Hofzinser's unsolved card problem

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Postby Philippe Noël » 12/05/04 03:41 AM

Does any one know where was first described the solution to Hofzinser's unsolved card problem, using ATFUS to change one ace for the chosen card?
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Postby Philippe Billot » 12/05/04 06:48 AM

I can't imagine which one because Hofzinser have many problems unsolved.
Could you describe the effect, please (s'il vous plait).
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Postby Philippe Noël » 12/05/04 07:17 AM

Four aces are on the table.
You ask a spectator to pick a card from the deck and remember it.
You take back his card and loose it in the deck.
You say that the four aces will help you find his card. You show the aces one by one and after snapping your fingers show that one of the ace has turned face down. Say that as it is for example the ace of hearts that turned face down, his card must be a heart. You once again snap your fingers over the deck and show that one card has also turned face down in the deck. You ask for the identity of the chosen card. When the spectator has answered, you show him that the face down card in the deck is in fact the ace of heart and his chosen card is the face down card between the aces.
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Postby Adam Brooks » 12/05/04 09:30 AM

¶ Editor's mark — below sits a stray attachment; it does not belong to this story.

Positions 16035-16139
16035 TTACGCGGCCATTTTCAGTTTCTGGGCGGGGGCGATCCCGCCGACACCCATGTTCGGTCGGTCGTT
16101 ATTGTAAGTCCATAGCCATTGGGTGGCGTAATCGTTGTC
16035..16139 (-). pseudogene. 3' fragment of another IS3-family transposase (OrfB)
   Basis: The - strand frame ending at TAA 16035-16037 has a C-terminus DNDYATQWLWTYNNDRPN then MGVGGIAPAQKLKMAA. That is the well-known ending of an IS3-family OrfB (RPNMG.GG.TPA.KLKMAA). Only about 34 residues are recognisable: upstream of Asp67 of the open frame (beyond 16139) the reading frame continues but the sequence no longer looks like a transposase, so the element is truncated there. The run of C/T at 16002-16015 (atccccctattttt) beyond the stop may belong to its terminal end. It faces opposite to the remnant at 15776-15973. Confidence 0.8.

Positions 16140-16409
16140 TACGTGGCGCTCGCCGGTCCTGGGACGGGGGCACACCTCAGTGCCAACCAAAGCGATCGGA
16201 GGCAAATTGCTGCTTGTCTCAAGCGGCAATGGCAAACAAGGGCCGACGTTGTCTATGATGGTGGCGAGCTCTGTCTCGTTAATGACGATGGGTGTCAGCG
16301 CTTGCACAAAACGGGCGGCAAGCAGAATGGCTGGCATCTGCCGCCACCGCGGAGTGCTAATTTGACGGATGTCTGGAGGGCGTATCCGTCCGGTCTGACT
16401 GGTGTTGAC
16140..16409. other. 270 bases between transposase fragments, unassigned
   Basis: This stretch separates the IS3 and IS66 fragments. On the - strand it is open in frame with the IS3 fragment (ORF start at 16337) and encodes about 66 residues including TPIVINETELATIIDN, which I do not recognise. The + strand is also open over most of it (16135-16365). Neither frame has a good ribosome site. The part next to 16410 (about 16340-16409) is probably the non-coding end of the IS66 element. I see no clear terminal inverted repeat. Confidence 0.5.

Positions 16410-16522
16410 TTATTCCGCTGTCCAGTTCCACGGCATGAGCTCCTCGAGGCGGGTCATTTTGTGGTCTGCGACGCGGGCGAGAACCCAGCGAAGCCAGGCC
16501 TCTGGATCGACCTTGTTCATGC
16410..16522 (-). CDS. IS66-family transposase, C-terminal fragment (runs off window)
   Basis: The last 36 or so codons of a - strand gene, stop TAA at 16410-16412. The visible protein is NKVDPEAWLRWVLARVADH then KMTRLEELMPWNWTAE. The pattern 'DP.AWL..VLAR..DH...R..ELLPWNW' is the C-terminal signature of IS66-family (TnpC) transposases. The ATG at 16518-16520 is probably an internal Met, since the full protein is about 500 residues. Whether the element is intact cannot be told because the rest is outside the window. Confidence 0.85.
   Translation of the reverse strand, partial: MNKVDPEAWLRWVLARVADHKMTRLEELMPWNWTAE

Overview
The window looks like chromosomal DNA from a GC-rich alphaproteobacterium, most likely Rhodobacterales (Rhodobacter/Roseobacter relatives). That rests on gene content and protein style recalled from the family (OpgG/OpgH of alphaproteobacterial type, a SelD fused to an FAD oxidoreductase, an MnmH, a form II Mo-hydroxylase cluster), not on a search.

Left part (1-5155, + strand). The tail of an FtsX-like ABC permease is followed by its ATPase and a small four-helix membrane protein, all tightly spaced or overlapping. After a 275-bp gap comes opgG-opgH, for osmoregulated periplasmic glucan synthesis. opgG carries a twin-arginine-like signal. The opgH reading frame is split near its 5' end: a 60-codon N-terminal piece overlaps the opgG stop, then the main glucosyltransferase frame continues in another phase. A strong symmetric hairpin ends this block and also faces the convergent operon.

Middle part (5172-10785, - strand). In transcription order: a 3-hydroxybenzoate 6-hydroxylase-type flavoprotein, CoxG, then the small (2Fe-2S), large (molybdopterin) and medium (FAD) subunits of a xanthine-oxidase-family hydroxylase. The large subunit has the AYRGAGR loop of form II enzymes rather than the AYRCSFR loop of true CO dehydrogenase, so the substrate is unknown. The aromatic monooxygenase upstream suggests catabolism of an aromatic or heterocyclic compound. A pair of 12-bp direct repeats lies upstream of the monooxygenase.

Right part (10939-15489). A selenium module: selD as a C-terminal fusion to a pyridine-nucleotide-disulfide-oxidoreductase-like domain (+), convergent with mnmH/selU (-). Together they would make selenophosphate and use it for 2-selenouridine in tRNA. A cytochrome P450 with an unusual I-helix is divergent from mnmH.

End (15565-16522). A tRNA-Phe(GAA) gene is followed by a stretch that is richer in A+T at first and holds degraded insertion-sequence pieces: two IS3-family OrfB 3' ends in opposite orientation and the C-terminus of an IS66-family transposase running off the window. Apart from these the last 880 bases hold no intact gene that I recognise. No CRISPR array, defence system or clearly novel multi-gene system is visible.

I don't recall what it's called, but there is a Larry Jennings handling of this exact effect in Vernon's Ultimate Secrets of Card Magic.
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Postby Guest » 12/05/04 11:04 AM

One of my favorite "solutions" as it were, is the trick called "Kartenkunste" by Darwin Ortiz, in his outstanding book, Cardshark.
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Postby Philippe Billot » 12/05/04 11:28 AM

See At the Table (1984) by Jon Racherbaumer,
page 89 under the title Deck-ing Hofzinser.
There is an history of this problem.
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Postby Ed Oschmann » 12/05/04 11:34 AM

See 'Reversal of Fortune' in Smoke and Mirrors.
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Postby Philippe Billot » 12/05/04 11:58 AM

Jennings' solution is entitle Tell-Tale Aces
Ultimate Card Secrets (1969), page 49
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Postby Denis Behr » 12/05/04 12:52 PM

I also think that Ortiz' solution from Cardshark is a very fine and practical one. [Some more can be found here BTW: http://archive.denisbehr.de/archive/rou ... ,46,19,292 ]

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Postby Richard Kaufman » 12/05/04 01:34 PM

At the moment, I don't know of any evidence that this "problem" is one of Hofzinser's tricks. This all started because Vernon claimed to have read this plot in a letter of Hofzinser's. Richard Hatch has been unable to locate such a letter and, unless it's in the new book by Magic Christian, it most certainly doesn't exist.
Which means either Vernon made it up or confused it with a letter of someone else's.
Also see, I believe, Edward Victor's "Deo Ace Trick."
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Postby Philippe Billot » 12/05/04 02:17 PM

Mr. Kaufman, you are right when you say that Vernon had no proof but what about Karl Fulves in Pallbearers 3rd Folio, winter extra 1969, page 299
(L&L Publishing) for Two Unsolved Card Problems ?
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Postby Edwin Corrie » 12/05/04 02:20 PM

I don't know if it's the same as the account that appeared in "At the Table", but there's a discussion of "the so-called Hofzinser problem" in Mr. Racherbaumer's "Arch Triumphs", where the effect is traced back to Edward Victor's Deo Ace Trick from "Magic of the Hands".